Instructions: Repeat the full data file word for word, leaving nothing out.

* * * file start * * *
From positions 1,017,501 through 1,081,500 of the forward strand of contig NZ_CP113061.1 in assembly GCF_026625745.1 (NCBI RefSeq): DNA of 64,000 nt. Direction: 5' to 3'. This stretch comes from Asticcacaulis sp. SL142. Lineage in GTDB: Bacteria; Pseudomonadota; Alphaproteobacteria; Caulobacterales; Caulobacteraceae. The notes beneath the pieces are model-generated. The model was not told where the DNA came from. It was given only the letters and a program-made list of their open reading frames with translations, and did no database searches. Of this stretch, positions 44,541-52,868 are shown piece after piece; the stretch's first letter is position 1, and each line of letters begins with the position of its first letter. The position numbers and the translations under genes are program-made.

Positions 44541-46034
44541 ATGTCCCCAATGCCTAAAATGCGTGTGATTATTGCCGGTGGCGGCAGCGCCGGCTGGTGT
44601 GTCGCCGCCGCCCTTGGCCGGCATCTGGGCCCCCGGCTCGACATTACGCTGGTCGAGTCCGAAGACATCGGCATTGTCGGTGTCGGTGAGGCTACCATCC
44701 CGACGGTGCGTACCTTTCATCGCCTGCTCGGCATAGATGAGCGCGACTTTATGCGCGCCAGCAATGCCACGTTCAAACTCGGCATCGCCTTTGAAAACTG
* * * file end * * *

From positions 1,017,501 through 1,081,500 of the forward strand of contig NZ_CP113061.1 in assembly GCF_026625745.1 (NCBI RefSeq): DNA of 64,000 nt. Direction: 5' to 3'. This stretch comes from Asticcacaulis sp. SL142. Lineage in GTDB: Bacteria; Pseudomonadota; Alphaproteobacteria; Caulobacterales; Caulobacteraceae. The notes beneath the pieces are model-generated. The model was not told where the DNA came from. It was given only the letters and a program-made list of their open reading frames with translations, and did no database searches. Of this stretch, positions 44,541-52,868 are shown piece after piece; the stretch's first letter is position 1, and each line of letters begins with the position of its first letter. The position numbers and the translations under genes are program-made.

Positions 44541-46034
44541 ATGTCCCCAATGCCTAAAATGCGTGTGATTATTGCCGGTGGCGGCAGCGCCGGCTGGTGT
44601 GTCGCCGCCGCCCTTGGCCGGCATCTGGGCCCCCGGCTCGACATTACGCTGGTCGAGTCCGAAGACATCGGCATTGTCGGTGTCGGTGAGGCTACCATCC
44701 CGACGGTGCGTACCTTTCATCGCCTGCTCGGCATAGATGAGCGCGACTTTATGCGCGCCAGCAATGCCACGTTCAAACTCGGCATCGCCTTTGAAAACTG